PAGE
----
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10-06-2011, 08:57 AM
  #31
VanSciver
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Join Date: May 2011
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Quote:
Originally Posted by DUHockey9 View Post
Let me try using a chart...and even simpler numbers:
$200 yearly cap and the season is 10 days long = $20 a day "daily limit"

You're spending $19 a day on your team.

Day 1 2 3 4 5
Spent 19 19 19 19 19
Daily Limit 20 20 20 20 20

So at this point, halfway through the year, you've spent $95 dollars of your $200 yearly cap. That leaves you with $105 left to spend over the next 5 days. That equates to $21 a day.

Day 6 7 8 9 10
Spent 21 21 21 21 21
Daily Limit 20 20 20 20 20

So if you simply look at the daily figures, we are "over" for 5 days. But if you add up 19+19+19+19+19+21+21+21+21+21 it comes to $200.

And if we had waited even LONGER than 5 days before deciding to spend our remaining money, we could have spent even more per day, because we are dividing remaining money, by less days. This is proration, and this is how it can APPEAR that someone exceeds a daily cap, when in reality, they are merely spending all of their alloted $200, just spread out differently. So if I DON'T spend money early, I "bank" it, to spend it later. You can't however just go and start spending $21 a day right off the bat and intend to be under it later.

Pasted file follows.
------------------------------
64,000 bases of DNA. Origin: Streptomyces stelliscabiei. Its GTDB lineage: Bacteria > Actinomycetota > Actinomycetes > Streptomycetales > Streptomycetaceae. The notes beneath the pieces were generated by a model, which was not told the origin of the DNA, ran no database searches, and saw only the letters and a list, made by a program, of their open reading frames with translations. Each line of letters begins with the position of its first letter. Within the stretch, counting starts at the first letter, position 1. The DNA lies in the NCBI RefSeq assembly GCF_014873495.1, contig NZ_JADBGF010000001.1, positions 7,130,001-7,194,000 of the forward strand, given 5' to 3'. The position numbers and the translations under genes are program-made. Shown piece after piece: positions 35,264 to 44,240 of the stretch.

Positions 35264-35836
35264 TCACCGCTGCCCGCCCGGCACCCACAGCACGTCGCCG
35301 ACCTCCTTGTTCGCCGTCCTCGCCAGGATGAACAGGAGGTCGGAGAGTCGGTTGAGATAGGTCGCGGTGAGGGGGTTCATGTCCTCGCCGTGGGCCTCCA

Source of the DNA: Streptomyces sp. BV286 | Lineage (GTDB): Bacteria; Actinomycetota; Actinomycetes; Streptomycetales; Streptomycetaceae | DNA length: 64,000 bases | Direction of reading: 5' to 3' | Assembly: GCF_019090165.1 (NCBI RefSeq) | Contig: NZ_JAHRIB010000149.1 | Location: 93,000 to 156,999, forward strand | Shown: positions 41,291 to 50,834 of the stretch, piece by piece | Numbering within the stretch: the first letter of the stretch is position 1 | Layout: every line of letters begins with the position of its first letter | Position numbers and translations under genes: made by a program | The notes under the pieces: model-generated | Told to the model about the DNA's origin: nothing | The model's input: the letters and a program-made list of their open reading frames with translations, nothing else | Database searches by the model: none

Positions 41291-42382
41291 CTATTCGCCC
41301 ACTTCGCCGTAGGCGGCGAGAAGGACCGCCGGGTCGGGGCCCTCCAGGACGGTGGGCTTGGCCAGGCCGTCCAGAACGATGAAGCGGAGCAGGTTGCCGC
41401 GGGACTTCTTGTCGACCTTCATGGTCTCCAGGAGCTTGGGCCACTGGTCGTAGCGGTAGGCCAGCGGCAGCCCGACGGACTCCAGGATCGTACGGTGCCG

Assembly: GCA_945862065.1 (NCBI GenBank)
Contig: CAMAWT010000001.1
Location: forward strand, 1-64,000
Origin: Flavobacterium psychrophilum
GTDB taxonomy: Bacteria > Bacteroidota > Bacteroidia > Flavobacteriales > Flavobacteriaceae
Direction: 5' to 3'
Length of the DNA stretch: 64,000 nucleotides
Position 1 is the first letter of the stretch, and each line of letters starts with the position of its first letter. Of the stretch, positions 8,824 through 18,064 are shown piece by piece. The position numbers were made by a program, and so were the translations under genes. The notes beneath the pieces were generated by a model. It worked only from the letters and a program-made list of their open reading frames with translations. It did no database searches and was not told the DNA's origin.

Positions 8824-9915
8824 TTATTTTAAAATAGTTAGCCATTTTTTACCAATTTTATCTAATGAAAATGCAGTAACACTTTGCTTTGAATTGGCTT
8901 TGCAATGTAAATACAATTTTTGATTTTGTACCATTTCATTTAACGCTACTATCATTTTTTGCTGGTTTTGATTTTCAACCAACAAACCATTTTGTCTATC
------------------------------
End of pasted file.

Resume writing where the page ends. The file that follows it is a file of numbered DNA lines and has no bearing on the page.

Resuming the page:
That's not how it works. The Daily amount you get to spend never changes. Regardless of how much Cap space you bank. Here's how proration works. Using your 20 dollars a day example. A player who costs 3 dollars a day at the start of the Season, later in the Season costs less to add such as at the trade deadline. That player may only cost $1.25 at that time. That's how proration costs. That's how teams are able to fit in a higher Cap hit player later in the year. The amount you get to spend per day, doesn't change. There are also other issues such as tagging space that come into play if your adding a player on a multi year deal versus a player on an expiring contract.

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